• Charging inflated and duplicative fees: Ocwen took advantage of struggling borrowers by charging duplicative and unnecessary pre-foreclosure property inspection and preservation fees for grass cuts, landscaping, and title review. In some cases, Ocwen conducted three property inspections in the same month and ordered several grass cuts within the same week, then passed the costs on to the borrower.
  • Failing to respond to borrower disputes and requests for information: Ocwen failed to provide timely and adequate responses to borrowers’ requests for information, complaints, and notices of error, causing problems to go unaddressed.

Under the terms of the consent judgment, Ocwen will pay $2 million in restitution including direct cash refunds and account credits. Ocwen will send notifications to 4,000 borrowers who may be eligible to receive a loan modification and has also agreed to halt foreclosure proceedings for certain homeowners to allow them time to apply for the loan modification. Ocwen will also pay three times the damages for borrowers for whom the company wrongfully failed to disburse escrowed insurance premiums and reimburse borrowers who were unnecessarily charged for flood insurance policies. Finally, Ocwen will implement new policies relating to the handling of customer complaints.

Attorney General Maura Healey made the announcement today.

The consent judgment, entered in Suffolk Superior Court, settles a lawsuit filed by the AG’s Office in April 2017 against Ocwen Loan Servicing LLC, which services tens of thousands of mortgages for Massachusetts homeowners.

Keeping families in their homes remains a top priority for my office,” said AG Healey. “This settlement will provide relief to thousands of Massachusetts homeowners harmed by abusive and unfair mortgage servicing practices.”

The AG’s Office has been a national leader in securing restitution and other relief for borrowers from banks and servicers. The office has obtained recoveries and other relief from Morgan StanleyGoldman SachsRoyal Bank of ScotlandCitigroupJPMorgan ChaseCountrywideFremont Investment & LoanOption OneDitechHSBC, PHH, Nationstar, Shellpoint and others on behalf of Massachusetts homeowners.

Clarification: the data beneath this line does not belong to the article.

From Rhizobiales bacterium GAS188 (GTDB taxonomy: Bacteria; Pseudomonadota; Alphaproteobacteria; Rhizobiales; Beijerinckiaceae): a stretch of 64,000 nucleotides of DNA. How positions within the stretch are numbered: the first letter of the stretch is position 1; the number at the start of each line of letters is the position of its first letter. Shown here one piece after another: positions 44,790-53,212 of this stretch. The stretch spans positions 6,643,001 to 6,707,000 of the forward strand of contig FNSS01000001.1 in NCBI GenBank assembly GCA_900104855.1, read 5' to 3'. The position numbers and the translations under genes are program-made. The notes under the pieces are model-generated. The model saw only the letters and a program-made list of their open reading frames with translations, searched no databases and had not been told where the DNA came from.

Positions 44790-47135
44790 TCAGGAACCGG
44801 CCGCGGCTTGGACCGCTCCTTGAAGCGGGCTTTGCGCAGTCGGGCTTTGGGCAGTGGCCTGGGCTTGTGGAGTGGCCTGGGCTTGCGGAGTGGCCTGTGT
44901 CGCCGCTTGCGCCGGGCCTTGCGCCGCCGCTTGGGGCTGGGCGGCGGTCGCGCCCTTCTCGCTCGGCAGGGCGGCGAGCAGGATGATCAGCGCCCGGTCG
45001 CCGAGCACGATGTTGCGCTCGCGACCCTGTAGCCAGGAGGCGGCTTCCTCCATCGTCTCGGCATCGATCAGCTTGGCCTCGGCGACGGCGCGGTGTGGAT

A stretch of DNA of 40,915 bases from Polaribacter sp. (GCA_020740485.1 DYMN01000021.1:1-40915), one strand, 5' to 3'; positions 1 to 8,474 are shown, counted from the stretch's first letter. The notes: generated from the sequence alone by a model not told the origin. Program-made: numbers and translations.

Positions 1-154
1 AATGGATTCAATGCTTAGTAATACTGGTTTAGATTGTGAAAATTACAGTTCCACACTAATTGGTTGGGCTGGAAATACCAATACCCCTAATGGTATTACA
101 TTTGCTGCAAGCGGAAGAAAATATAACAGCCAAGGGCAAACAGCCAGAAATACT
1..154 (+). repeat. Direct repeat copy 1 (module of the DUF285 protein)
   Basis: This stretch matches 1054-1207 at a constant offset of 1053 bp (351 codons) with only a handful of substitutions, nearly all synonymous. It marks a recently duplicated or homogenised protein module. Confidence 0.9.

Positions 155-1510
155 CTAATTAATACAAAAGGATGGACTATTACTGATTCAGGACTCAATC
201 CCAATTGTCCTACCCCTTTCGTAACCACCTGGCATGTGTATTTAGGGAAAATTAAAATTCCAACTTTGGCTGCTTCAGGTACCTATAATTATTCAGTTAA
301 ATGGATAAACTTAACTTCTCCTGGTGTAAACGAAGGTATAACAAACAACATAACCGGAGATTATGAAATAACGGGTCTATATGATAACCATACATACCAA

The AG’s Office has also brought a string of force-placed insurance cases and obtained over $12 million in related recoveries under settlements with HSBC, American Security Insurance Company (Assurant), and QBE Insurance.

This matter was handled by Assistant Attorneys General Michael Lecaroz and Sarah Petrie, and Deputy Division Chief Shennan Kavanagh, all of the AG’s Consumer Protection Division; and Assistant Attorney General Tim Hoitink and Deputy Director Arwen Thoman of the AG’s Insurance and Financial Services Division.

 

Mark Goldstein and Drew Alia, Pennsylvania, and their five Pennsylvania mortgage foreclosure companies were sued today for deceiving consumers into signing contracts to have their mortgage loans modified and never delivering the services paid for.

Goldstein and Alia’s companies included GMK Solutions, the Foreclosure Law Center; Century Legal Group; Alia Law Group; and the Law Offices of Drew Alia.  Pennsylvania homeowners and other consumers wound up agreeing to pay the defendants more than $280,000 through their scam conducted between 2008 and 2015.

Here’s how the scam worked:

The defendants signed contracts with homeowners, promising to do a home loan audit and a mortgage modification – with the goal of lowering the consumer’s monthly mortgage payments or interest rate, or saving their home from foreclosure.

The defendants took cash deposits, often thousands of dollars, and then failed to produce the audits or mortgage modifications. To hide their scam, they told homeowners not to contact their mortgage lenders or make any payments because they were “handling” negotiations on the homeowners’ behalf.  When anxious consumers began to demand updates on the status of their loans, the defendants dodged their calls and offered no refunds.

During the scam, many homeowners received notices from their lenders stating that if they did not respond, their homes would be foreclosed upon or sold at sheriff’s sale.  In one instance, a consumer paid $3,500 up front for mortgage foreclosure services, and after the defendants assured the homeowner they had stopped the Sheriff’s sale, the home was lost anyway.

Another consumer from Delaware County called the Foreclosure Law Center for a loan modification to keep her home out of foreclosure, and paid a $700 deposit. The night before a sheriff’s sale, the defendants contacted the consumer and told her to file for bankruptcy to delay the sale. The bankruptcy filing was dismissed by the court. Ultimately, the defendants never delivered services or helped her and wouldn’t refund her deposit.

This consumer, Kathleen Zang, said: “The Foreclosure Law Center told me not to contact my mortgage company and they were handling everything on my behalf. I had to file for bankruptcy after I learned that communication was never made to keep my house — where my children and family lived. I was outraged after learning from my mortgage company that no one from the Foreclosure Law Center had been in touch with them. Other people lost their homes because of this company. I lost $700 — and I’m grateful to Attorney General Shapiro and his Bureau of Consumer Protection for stepping up for consumers like myself.”